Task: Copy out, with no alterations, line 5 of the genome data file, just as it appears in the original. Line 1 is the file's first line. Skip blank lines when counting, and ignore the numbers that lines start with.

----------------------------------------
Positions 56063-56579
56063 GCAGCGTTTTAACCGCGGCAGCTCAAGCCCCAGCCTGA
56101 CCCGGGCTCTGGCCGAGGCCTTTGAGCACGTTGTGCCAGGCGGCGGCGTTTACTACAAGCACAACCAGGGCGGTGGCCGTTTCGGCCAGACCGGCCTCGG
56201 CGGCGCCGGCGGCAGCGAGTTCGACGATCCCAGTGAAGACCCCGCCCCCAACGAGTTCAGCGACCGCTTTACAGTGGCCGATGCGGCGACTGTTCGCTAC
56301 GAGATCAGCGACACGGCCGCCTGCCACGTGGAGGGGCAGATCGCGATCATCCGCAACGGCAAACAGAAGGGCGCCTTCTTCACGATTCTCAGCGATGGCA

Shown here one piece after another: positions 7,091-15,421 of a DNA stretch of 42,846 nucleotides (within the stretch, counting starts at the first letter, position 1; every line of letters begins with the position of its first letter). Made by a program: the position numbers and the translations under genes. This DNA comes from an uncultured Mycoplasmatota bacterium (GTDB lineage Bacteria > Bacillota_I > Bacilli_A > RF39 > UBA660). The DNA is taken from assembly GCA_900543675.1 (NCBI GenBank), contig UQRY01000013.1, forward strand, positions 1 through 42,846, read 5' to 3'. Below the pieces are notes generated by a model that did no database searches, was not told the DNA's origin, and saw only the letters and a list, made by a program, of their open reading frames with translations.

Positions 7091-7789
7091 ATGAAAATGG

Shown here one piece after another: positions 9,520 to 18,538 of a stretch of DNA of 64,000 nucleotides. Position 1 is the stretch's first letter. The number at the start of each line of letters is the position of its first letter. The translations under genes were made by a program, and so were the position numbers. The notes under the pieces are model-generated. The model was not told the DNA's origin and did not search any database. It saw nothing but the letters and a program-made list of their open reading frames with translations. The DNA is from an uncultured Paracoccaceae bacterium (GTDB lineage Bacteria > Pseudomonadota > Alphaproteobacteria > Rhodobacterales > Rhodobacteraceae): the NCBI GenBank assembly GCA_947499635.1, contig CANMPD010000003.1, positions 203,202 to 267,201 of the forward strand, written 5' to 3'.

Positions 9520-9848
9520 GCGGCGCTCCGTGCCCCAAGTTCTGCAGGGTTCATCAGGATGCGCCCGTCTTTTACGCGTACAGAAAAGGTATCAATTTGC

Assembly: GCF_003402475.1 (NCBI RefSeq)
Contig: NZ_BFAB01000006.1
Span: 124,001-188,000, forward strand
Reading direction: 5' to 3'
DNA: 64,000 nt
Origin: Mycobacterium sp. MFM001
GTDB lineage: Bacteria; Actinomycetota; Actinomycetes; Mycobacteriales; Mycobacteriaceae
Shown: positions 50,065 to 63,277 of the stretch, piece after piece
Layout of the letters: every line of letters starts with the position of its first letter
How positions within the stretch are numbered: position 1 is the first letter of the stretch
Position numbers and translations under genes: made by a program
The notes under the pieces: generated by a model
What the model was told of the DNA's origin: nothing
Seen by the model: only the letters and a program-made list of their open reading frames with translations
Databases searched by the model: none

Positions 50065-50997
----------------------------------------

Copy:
56301 GAGATCAGCGACACGGCCGCCTGCCACGTGGAGGGGCAGATCGCGATCATCCGCAACGGCAAACAGAAGGGCGCCTTCTTCACGATTCTCAGCGATGGCA